If you’re thinking this doesn’t sound particularly like any Japanese food you’ve ever had, you’d be right. Kajitsu specializes in Shojin-Ryori, a style of Japanese cuisine eaten by Buddhist monks. Since monks must not eat any animal product, the cuisine is vegan. It’s a cuisine that’s not especially popular in seafood-loving Japan, so what made the owner think it would succeed in New York?
The lack of animal products on the menu may keep with Buddhist beliefs, but the plating at Kajitsu is not exactly consistent with the ascetic minimalism of traditional shojin ryori. Instead, Chef Nishihara stays true to his kaiseki training and builds edible dioramas that depict scenes redolent of the season. Many chefs in his position would have stubbornly insisted on flying in ingredients from Japan, but Chef Nishihara has embraced his new environment, discovering ingredients with an innocent gusto and eagerly adding them to his menu, which changes monthly.
One of the standout dishes on my most recent visit was a tempura of nama-fu served with a sweet miso sauce and shaved white truffle. This certainly isn’t the food of monks, and yet these tender gluten and rice cakes–which have been a source of protein for monks for centuries–sat before me in a humble pile, with a scattering of the most expensive fungus known to man.
It’s also hard to overlook the educational value of a meal at Kajitsu. Every meal there has come with moments where I’d look at an ingredient I’d eaten many times before, and thought to myself “I didn’t know this could taste like that”. But a meal at Kajitsu isn’t just about rediscovery of the familiar. You’re equally likely to put something in your mouth and wonder what planet it came from. Such was the case during one dinner when my cover was blown, and chef Nishihara asked me if I’d ever had finger limes. I told him I hadn’t. A quick fist-pump later, he was off to fetch something from the recesses of the kitchen.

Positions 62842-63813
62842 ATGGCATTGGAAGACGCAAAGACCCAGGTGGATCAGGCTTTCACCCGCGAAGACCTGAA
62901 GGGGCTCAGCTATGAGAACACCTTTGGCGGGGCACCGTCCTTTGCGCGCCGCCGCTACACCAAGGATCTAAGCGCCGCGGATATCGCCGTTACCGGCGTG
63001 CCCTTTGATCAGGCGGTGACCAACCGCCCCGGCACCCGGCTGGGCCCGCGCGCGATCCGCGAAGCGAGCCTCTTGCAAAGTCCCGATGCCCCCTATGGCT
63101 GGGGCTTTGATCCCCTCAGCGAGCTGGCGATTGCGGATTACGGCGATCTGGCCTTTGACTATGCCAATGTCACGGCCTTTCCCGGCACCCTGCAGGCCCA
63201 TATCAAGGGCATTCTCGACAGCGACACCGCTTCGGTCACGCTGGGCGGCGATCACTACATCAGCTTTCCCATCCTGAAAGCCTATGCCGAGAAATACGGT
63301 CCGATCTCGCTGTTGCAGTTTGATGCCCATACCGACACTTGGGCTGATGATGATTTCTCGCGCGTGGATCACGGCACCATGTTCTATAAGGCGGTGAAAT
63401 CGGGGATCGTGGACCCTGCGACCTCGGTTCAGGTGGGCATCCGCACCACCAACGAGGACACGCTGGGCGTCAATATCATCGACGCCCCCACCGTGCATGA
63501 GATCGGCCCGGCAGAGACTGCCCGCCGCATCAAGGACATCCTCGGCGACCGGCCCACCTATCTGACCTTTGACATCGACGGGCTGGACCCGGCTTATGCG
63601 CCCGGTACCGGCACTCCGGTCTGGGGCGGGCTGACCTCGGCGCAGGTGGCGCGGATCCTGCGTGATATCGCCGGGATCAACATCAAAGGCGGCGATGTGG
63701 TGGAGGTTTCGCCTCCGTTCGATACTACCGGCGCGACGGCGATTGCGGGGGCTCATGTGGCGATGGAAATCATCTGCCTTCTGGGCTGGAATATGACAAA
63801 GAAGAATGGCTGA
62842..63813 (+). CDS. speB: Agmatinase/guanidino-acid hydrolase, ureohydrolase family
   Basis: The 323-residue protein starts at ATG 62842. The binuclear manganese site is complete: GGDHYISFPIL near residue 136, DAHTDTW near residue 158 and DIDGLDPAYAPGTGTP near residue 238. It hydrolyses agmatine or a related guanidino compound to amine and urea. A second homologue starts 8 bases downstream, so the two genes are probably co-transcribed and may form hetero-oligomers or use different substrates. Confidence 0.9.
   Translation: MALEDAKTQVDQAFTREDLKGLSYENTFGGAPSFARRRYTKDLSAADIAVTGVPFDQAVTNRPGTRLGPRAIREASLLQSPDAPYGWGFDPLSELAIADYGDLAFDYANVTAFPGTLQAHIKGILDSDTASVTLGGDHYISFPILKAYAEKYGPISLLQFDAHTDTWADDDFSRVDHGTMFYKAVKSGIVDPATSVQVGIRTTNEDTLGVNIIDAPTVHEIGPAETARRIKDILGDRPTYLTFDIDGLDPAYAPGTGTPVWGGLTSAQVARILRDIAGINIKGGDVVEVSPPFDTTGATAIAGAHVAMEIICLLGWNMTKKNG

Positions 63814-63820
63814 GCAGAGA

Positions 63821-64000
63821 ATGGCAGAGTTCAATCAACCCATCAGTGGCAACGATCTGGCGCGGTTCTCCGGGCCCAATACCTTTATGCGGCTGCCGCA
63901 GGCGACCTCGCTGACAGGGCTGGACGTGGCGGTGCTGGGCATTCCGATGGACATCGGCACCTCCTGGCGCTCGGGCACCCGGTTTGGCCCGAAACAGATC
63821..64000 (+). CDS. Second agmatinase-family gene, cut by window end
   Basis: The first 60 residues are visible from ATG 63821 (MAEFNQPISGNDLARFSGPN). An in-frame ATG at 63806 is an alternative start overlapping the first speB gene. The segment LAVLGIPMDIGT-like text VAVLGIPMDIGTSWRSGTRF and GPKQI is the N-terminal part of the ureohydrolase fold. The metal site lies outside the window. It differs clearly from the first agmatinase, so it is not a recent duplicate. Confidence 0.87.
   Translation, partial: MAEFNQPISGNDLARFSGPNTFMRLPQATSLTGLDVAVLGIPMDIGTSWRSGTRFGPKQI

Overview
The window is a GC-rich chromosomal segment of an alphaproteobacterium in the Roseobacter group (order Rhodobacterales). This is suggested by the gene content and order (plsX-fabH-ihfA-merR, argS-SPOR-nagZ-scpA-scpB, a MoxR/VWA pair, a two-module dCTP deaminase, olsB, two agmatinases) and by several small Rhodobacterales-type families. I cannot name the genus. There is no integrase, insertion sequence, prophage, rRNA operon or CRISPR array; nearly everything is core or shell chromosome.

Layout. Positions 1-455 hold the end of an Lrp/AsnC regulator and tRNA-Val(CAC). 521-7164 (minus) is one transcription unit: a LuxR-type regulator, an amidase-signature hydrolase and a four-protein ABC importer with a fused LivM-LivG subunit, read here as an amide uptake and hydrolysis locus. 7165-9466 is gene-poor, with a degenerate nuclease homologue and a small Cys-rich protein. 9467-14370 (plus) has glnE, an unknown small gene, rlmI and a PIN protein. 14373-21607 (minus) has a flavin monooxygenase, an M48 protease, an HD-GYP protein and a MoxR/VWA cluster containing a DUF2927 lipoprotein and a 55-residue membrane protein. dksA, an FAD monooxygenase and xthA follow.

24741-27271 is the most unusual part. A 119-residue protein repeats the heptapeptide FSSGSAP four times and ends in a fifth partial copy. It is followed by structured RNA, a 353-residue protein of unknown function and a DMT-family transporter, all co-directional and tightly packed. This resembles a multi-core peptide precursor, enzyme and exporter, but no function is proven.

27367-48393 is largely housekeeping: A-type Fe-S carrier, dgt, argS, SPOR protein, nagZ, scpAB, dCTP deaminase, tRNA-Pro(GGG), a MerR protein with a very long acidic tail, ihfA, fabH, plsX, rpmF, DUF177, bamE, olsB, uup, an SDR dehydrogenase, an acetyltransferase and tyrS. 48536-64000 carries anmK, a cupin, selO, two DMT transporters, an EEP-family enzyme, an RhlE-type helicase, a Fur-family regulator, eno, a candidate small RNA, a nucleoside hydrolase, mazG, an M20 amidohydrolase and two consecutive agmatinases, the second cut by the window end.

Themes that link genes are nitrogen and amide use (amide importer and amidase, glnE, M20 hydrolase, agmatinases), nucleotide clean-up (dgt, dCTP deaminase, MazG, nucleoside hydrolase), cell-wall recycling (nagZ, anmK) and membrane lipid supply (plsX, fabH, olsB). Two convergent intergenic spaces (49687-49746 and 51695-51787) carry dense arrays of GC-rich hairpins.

What he brought out looked like a cross between a Ferran Adrià experiment and some flora straight off the set of Avatar. There were two cups of yuzu-sake sorbet, and on a small plate to the left lie a fruit that bore a small resemblance to lime. Instead of the usual segmented citrus with sacks of juice, there was a pile of blushed pearls spilling out of the lime. The chef told us to eat the pearls with the sorbet, and so we complied. First we scooped the pile of pearls from the plate onto the sorbet, then we picked up a lime and gave it a squeeze, marveling as more tangy pearls fell from each segment. My first spoonful of sorbet tasted intensely of yuzu and was almost too sweet… but as I bit into the cold slurry, the pearls of lime started popping like little sacs of tobiko. Each bursting sac of finger lime released a balancing tang, while providing a satisfying crispness between my molars.
Like a bad drug habit, Manhattan restaurants compete with an increasing cacophony of flavor, pretense and panache. It’s unsurprising then that our taste buds, eyes and mind grow increasingly numb, requiring more and more stimuli to be sated. Kajitsu, in all its subtlety and restraint is a like a reset switch that will make you taste food, as if for the very first time.
I won’t insult you or the restaurant by tacking on stars, forks, lips or any other absurd quantitative judgment to this review. I will however close by saying that if this is your kind of food, it’s definitely worth trying. Even if “vegan” or “meditation” aren’t part of your vocabulary, Kajitsu is worth a visit to reboot your palette.